In addition to creating synergy among resources and researchers on the UCSD campus, equally essential is the role that other institutes will play, particularly the J. Craig Venter Institute, which is right in IGM's backyard. Albert La Spada, an IGM member and genetics chief in the pediatrics department at the UCSD Medical Center, has high hopes for on-campus and off-campus collaborations. "I think at UCSD and the affiliated institutes there is incredible expertise in emerging genomics technologies, including next-generation sequencing and, perhaps most importantly, computational biology and bioinformatics," La Spada says. Breaking through bioinformatics bottlenecks will also be facilitated by resources at the San Diego Supercomputer Center and the California Institute for Telecommunications and Technology. "What is unique about UCSD is that we're positioned to leverage this type of program based upon access to those resources and infrastructure … but we're looking to partner with all types of organizations as the program grows and evolves," La Spada adds.
He is looking forward to the institute working to elucidate the mechanisms of neurological disease — his current area of focus. La Spada would really like to have a better handle on the pathways responsible for neurodegenerative processes, and it appears that for a number of these disorders, these pathways involve alterations in transcriptional function. "Being able to interrogate the transcriptome of neurons is an important and necessary approach that this institute will better allow in the future, so there are certain emerging technologies that could better position our group to have a leadership role in [that area]," La Spada says.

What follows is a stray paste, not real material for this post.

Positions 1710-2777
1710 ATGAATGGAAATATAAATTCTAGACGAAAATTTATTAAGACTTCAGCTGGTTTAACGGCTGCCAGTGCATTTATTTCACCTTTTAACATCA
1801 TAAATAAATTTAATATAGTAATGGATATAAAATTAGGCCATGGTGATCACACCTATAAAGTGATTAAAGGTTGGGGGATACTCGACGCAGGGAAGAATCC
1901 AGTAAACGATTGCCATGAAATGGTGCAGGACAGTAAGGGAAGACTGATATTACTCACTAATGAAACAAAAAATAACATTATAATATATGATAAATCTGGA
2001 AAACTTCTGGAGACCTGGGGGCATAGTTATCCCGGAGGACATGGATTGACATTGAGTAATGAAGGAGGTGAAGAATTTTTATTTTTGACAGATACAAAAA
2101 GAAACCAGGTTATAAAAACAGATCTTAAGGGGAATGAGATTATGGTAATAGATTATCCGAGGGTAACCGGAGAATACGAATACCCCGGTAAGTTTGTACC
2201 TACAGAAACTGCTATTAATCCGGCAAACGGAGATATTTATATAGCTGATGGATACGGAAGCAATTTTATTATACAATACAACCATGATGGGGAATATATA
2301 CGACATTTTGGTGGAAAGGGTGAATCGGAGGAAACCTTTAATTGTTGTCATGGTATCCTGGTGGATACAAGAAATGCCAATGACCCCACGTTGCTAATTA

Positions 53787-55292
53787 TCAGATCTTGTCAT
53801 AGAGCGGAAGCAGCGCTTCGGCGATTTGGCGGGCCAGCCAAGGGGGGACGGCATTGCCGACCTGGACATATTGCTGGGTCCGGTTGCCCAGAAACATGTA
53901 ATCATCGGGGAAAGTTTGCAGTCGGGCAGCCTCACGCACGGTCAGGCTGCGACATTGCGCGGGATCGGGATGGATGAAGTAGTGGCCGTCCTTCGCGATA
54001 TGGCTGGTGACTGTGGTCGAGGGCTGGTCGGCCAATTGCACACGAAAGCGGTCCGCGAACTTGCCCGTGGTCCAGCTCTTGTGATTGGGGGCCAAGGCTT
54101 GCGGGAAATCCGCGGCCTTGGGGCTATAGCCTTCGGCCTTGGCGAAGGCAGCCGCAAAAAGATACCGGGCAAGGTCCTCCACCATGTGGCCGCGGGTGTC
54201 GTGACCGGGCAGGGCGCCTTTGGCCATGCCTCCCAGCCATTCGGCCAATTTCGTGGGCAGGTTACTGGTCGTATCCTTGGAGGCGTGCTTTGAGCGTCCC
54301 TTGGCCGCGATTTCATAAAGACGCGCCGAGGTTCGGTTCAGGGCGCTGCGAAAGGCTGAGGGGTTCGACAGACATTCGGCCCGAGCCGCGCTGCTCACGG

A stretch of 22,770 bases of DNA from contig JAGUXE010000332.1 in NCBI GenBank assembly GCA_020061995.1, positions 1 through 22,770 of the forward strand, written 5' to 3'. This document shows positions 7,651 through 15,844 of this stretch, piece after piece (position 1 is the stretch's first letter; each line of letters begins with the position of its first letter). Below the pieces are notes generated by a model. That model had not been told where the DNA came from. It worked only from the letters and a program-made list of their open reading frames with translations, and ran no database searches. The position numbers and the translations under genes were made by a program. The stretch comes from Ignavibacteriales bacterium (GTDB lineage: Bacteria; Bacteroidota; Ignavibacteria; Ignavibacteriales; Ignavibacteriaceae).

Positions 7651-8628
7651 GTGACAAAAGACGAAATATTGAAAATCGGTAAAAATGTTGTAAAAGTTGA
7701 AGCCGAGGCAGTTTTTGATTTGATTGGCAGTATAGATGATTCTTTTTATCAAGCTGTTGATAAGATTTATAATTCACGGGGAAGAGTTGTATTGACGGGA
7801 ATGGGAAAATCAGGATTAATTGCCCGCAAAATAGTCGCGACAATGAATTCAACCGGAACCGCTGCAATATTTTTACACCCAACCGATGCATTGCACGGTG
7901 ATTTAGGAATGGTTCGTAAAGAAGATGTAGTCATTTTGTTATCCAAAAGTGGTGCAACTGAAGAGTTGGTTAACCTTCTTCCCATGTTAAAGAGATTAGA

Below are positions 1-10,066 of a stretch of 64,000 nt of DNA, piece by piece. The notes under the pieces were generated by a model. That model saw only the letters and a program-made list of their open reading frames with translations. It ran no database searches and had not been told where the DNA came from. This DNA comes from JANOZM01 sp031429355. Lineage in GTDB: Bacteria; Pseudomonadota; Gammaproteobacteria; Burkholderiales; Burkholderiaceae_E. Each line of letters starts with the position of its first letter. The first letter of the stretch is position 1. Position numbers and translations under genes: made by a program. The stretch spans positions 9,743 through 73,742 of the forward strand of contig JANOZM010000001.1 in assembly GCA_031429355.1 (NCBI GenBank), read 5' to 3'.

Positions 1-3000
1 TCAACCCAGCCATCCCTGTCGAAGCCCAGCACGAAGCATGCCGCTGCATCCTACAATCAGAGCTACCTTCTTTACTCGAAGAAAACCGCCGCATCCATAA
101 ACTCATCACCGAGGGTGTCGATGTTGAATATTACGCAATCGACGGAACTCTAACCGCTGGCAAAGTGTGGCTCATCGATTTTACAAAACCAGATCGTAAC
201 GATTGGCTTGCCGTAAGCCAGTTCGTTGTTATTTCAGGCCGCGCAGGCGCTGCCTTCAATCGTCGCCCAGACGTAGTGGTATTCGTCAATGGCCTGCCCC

The Institute for Genomic Medicine
Director: Kang Zhang
Size: There are currently about 16 researchers that have come aboard the institute, although this number will probably increase as more UCSD faculty start contributing to its efforts.
Funding: Initially, IGM will garner the majority of its launch funding from money allocated by UCSD's budget. Once the institute is up and running, grants and private funding from its core members will have to keep the institute afloat.
Focus: IGM is intended to be a center point for all genomics efforts on the UCSD campus. It also aims to take part in collaborations with other genomics institutes with the goal of making personalized medicine a reality.